Its tough to look back on an experience only after a week and try to reflect on how it has changed you. Its tough to say how my perspectives have changed and what skills I have learned after such a short time. Being surrounded by only new experiences for so long it has become my new normal, when I return home I think I will be able to understand how I have changed from my over two months of international experiences.
After leaving Dublin I got on a flight to central Europe to continue my adventure. Landing in Prague with a train ticket to Vienna and then Budapest already in hand. Unlike my other weekend travels, I took this one alone. I’ve heard amazing things about traveling alone, like a study abroad I was told I would learn things about myself that traveling with friends or family couldn’t teach me. I quickly learned that traveling alone didn’t mean being by yourself the whole time, at least for me it didn’t. The accommodations I booked for myself were all hostels, something unfamiliar to me and most of the people I know back home. The difference between a hostel and a hotel is that hostels offer a more communal style of stay. Most of the rooms have multiple people staying in them, often housing bunkbeds. There are multiple lounge areas, family style meals throughout the day, and some even go out together at night. Hostels create an amazingly friendly atmosphere, and towards the end you become so close to the “volunteers” working there (called that because the employees aren’t paid, simply given room and board) and other guests that when you say goodbye it feels like you are saying goodbye to family, family that you know you probably wont see ever again.
But for some reason that feels like the point. To have an intensely close relationship to complete strangers knowing full well that after a few days you’ll be saying goodbye to them. That’s a new experience for me. It feels that in most new relationships I treat them like they’ll be long term things. Never getting too comfortable with people too fast and building up a good rapport of small talk before asking any personal questions. My relationships back home move so slow in comparison to the people I met through my travels.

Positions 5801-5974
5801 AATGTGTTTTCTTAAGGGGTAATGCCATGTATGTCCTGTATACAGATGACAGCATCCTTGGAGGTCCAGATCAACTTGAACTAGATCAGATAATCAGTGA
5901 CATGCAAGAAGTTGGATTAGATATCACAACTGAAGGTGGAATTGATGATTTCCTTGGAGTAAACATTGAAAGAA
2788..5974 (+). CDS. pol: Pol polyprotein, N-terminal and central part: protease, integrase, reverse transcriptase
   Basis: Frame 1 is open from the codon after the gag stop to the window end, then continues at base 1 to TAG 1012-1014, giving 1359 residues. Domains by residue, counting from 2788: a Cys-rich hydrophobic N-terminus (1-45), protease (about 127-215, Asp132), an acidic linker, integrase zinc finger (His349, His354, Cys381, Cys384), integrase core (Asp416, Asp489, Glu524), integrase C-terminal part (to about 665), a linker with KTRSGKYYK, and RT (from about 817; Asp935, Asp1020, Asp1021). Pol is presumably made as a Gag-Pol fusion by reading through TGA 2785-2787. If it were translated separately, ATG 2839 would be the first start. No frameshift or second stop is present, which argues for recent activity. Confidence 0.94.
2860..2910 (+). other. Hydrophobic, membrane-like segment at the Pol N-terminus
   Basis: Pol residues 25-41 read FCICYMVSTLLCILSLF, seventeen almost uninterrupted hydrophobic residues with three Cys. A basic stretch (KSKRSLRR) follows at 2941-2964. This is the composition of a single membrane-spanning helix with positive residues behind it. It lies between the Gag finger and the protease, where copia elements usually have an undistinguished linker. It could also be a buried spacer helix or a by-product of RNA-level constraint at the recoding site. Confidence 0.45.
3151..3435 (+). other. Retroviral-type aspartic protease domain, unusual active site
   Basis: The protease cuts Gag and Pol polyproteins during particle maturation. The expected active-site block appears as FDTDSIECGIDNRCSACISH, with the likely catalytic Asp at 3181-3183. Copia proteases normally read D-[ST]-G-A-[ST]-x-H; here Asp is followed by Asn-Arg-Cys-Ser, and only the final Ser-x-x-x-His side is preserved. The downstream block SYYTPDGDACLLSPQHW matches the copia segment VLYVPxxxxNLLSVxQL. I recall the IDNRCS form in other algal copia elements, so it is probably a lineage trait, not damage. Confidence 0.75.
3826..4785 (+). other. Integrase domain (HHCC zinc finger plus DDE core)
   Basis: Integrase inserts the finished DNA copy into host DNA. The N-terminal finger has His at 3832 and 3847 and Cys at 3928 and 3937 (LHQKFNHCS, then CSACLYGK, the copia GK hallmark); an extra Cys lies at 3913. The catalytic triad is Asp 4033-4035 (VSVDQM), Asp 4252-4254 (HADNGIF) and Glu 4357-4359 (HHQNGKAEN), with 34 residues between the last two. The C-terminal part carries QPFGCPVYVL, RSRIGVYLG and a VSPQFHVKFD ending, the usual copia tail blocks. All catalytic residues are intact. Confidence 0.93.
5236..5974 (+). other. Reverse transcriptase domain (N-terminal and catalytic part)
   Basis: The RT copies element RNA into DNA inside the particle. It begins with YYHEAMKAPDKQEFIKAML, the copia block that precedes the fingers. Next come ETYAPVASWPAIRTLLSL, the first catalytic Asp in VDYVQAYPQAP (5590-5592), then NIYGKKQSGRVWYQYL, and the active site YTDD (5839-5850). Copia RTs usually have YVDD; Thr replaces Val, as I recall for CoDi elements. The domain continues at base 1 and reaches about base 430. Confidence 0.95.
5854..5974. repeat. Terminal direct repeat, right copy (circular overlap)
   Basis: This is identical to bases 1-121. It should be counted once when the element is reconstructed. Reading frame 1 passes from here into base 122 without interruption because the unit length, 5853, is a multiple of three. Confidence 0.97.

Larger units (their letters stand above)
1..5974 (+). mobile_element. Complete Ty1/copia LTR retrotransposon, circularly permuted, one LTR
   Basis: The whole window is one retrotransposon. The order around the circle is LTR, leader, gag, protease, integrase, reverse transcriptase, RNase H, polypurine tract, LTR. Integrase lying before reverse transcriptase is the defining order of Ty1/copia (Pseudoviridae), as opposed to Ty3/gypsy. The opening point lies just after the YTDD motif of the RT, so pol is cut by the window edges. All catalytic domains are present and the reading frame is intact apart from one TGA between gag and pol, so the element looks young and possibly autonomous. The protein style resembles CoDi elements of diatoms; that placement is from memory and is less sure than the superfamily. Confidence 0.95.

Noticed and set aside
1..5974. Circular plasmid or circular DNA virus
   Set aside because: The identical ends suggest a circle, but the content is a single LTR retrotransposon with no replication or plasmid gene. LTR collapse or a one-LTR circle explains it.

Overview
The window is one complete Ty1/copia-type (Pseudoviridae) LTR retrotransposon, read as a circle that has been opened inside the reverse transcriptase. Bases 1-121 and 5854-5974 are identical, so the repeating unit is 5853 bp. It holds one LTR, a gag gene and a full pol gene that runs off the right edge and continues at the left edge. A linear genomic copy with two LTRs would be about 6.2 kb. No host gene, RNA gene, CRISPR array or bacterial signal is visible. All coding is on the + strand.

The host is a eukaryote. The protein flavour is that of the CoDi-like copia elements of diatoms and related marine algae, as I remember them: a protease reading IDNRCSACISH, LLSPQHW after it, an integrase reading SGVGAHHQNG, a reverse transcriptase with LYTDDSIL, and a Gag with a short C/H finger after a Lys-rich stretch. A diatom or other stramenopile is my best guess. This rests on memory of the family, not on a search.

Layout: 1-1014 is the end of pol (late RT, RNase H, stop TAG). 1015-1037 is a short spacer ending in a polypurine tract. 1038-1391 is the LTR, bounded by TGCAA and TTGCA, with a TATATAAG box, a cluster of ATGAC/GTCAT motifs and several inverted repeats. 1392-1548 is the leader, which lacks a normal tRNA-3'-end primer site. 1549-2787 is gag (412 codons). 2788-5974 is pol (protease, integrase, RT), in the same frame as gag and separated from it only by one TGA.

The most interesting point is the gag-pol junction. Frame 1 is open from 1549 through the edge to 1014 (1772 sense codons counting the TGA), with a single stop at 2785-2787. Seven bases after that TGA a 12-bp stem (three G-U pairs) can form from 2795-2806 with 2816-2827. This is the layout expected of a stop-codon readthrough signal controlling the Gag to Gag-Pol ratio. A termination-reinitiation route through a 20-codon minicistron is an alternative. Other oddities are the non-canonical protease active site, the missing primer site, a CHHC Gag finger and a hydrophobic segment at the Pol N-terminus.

Another thing that becomes immediately clear is that all of the decisions are yours alone to make. Where you go, what you do, who you hang out with is nobody’s choice but your own. Not being connected to anyone can give you a sense of loneliness, but also a strong sense of agency. This is where I feel you learn the most about yourself. The answer to the question: What do you want to do? Says a lot about who you are. It turns out, for me, it was my curiosity that I liked to feed. The city’s I stayed at were mostly glossed over during history class and unfortunately, I came in not knowing much about them. Through tours and some individual adventuring I found I really like learning about history of the cities and the culture of the people that live there. Every other tour I have been on came at the direction of a parent or teacher. To do one on my own allowed me to enjoy it more and realize that it is actually something I like to do.
For many, they were told that college is where you find out who you are. Going into my third year I couldn’t agree more. I had already gone through so much change and development in my freshman and sophomore years that I was getting the overconfident thought that I had figured it all out already, that I had condensed what it takes most people to learn in four years into two. Before even coming home from Europe I can see how naive I was. My international internship opened my eyes to how much I don’t know, a valuable first step in beginning to be able to learn more. I don’t know if I am able to see all of the new perspectives that my experience has given me, I imagine I will soon find out once I am back at school. What I can say for certain now though is how much I enjoyed my time in Europe this summer. Every day I am reminded of the sheer ridiculousness of me living in Dublin for a summer and traveling over Europe with my friends and classmates. They are memories I will never forget and experiences I will always remember.